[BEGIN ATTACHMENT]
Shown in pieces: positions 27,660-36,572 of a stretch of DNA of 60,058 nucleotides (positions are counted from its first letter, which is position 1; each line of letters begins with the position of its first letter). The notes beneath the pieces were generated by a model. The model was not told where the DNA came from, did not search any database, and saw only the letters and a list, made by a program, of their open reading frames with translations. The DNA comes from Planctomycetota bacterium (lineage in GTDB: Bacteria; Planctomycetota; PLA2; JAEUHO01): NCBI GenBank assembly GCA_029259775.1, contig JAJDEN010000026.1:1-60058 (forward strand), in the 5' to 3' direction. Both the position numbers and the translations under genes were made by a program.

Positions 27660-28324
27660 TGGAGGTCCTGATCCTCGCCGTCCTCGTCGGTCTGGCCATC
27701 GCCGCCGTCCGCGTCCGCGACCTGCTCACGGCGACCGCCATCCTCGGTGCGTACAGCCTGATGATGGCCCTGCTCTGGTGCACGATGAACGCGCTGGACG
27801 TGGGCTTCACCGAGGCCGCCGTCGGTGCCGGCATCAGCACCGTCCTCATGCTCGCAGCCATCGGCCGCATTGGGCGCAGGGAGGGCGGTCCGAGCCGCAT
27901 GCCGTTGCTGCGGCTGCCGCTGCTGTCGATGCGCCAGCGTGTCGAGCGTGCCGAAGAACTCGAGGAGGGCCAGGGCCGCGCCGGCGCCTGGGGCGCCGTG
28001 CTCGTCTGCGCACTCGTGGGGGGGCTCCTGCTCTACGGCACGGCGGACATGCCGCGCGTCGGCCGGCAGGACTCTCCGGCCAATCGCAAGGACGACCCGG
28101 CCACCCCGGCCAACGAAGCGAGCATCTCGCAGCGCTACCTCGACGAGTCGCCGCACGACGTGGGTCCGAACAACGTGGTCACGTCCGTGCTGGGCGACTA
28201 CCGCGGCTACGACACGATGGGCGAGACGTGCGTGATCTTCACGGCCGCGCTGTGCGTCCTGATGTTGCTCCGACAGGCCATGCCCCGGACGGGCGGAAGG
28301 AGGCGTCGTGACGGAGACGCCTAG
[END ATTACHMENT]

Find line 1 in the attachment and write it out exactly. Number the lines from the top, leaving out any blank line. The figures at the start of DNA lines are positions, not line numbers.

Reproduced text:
Shown in pieces: positions 27,660-36,572 of a stretch of DNA of 60,058 nucleotides (positions are counted from its first letter, which is position 1; each line of letters begins with the position of its first letter). The notes beneath the pieces were generated by a model. The model was not told where the DNA came from, did not search any database, and saw only the letters and a list, made by a program, of their open reading frames with translations. The DNA comes from Planctomycetota bacterium (lineage in GTDB: Bacteria; Planctomycetota; PLA2; JAEUHO01): NCBI GenBank assembly GCA_029259775.1, contig JAJDEN010000026.1:1-60058 (forward strand), in the 5' to 3' direction. Both the position numbers and the translations under genes were made by a program.